Engaged Teens More Likely to Stay in School
Jim LiebeltJim is Senior Writer, Editor and Researcher for the HomeWord Center for Youth and Family at Azusa Pacific University. Jim has over 25 years of experience as a youth and family ministry specialist, and has been on the HomeWord staff since 1998. He has served over the years as a pastor, author, youth ministry trainer, adjunct college instructor and speaker. Jim’s culture blog and parenting articles appear on HomeWord.com. Jim is a contributing author of culture and parenting articles to Crosswalk.com. Jim and his wife Jenny live in Olympia, WA.
- 2013 Jul 31
Keeping teens engaged in school helps reduce their risk of behavior problems, substance use and dropping out, according to a new study.
Specifically, it's important to provide teens with a supportive learning environment that gives them opportunities to feel competent and independent, and meets their emotional needs, the University of Pittsburgh and Connecticut College researchers said.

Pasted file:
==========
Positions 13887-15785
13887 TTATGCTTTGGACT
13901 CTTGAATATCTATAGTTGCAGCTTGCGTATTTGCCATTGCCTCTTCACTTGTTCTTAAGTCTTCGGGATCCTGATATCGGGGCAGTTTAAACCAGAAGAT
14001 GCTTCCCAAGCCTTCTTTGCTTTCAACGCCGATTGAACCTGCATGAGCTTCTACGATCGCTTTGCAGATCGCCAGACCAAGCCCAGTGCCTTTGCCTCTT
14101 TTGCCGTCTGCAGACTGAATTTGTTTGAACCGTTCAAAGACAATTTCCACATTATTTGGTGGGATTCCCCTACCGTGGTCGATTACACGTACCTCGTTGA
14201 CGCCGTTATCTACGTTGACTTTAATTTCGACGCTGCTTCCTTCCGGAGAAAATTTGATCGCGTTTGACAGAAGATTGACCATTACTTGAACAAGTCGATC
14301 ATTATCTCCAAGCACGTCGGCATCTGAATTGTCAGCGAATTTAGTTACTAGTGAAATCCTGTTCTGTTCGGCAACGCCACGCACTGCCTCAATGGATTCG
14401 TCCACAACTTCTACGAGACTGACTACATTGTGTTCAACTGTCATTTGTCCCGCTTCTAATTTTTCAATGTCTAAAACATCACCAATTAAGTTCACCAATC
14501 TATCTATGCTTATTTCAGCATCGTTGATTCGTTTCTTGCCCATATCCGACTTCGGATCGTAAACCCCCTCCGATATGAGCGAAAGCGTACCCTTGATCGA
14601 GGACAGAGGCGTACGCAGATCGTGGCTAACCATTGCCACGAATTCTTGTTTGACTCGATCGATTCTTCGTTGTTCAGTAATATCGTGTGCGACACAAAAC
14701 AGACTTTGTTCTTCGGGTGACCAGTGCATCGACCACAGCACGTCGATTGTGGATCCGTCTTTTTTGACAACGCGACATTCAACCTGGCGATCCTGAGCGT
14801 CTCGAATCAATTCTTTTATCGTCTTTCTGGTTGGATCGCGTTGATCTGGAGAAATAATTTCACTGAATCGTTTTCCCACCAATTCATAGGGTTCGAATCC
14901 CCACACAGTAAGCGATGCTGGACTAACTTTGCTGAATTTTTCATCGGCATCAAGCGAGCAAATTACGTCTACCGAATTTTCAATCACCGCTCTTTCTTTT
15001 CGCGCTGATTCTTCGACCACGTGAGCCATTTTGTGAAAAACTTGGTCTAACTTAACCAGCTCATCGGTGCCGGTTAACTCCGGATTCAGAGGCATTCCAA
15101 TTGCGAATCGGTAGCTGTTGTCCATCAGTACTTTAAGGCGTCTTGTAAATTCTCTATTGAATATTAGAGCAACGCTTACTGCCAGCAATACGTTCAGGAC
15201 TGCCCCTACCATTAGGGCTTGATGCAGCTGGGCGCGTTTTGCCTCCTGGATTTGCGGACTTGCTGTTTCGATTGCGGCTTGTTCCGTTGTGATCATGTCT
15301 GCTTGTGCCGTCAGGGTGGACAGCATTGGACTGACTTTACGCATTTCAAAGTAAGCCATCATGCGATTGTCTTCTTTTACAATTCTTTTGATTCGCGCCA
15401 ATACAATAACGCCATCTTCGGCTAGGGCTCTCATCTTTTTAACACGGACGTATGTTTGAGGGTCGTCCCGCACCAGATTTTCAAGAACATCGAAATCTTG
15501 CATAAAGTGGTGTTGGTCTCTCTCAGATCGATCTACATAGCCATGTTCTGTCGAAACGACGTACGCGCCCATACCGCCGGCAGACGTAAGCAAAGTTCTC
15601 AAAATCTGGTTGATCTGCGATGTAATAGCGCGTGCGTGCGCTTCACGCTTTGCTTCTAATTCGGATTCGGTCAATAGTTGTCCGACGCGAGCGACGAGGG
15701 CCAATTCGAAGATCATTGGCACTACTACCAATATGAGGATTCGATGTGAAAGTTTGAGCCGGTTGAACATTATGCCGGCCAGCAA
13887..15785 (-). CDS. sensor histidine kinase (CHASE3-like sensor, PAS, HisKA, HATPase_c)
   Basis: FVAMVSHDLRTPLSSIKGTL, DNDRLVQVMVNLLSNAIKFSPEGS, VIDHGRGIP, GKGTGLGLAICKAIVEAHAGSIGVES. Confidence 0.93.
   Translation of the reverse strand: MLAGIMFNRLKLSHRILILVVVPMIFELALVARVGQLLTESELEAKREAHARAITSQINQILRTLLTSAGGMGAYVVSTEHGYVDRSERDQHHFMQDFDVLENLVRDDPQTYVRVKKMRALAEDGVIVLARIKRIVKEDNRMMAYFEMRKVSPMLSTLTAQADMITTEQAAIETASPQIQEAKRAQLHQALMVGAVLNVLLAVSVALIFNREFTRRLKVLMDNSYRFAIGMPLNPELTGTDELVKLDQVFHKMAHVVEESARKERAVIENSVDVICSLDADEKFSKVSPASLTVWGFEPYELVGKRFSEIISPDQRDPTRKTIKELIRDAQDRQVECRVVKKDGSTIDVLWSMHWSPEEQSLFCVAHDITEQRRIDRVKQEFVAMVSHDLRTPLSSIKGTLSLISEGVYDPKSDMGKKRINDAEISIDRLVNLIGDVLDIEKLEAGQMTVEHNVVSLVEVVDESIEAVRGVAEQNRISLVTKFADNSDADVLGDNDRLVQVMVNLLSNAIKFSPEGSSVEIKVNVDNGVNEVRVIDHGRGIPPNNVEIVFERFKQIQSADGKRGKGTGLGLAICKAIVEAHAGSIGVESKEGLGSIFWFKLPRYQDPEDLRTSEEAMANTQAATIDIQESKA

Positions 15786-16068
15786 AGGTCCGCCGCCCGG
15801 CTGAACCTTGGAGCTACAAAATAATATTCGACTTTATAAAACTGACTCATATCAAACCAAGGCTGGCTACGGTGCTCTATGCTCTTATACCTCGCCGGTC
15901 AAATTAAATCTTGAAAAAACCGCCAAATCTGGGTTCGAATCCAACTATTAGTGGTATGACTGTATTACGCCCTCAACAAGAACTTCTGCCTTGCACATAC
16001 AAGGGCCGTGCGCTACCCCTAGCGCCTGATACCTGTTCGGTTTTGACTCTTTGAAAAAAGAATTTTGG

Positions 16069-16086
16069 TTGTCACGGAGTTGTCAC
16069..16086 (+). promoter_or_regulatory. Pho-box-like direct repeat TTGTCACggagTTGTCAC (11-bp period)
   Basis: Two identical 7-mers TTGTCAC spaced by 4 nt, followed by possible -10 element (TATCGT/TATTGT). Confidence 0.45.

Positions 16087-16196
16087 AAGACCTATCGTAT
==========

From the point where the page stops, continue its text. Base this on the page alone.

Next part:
The study authors noted that active engagement in high school has been found to promote the skills and values that help teens successfully move into adulthood. Actively engaged students are those who participate in academic activities, feel connected to their school, value their education and are motivated to learn.
However, research suggests that as students progress through high school, they may tend to become disengaged. Some studies estimate that 40 percent to 60 percent begin to show signs of disengagement, such as losing interest in their education, demonstrating a lack of effort or simply not paying attention.
According to the study's lead researcher, Ming-Te Wang, an assistant professor of psychology in education at the University of Pittsburgh, "Youths who are engaged with school feel more academically competent, are more connected to the institution, and elicit more positive reactions from their teachers and parents. In contrast, disengaged youths have more academic difficulties, receive less positive support from teachers, and are more likely to associate with disengaged peers."
"The study also suggests that early behavioral and emotional engagement in school can buffer against participation in problem behavior," Wang added.
Source: U.S. News & World Report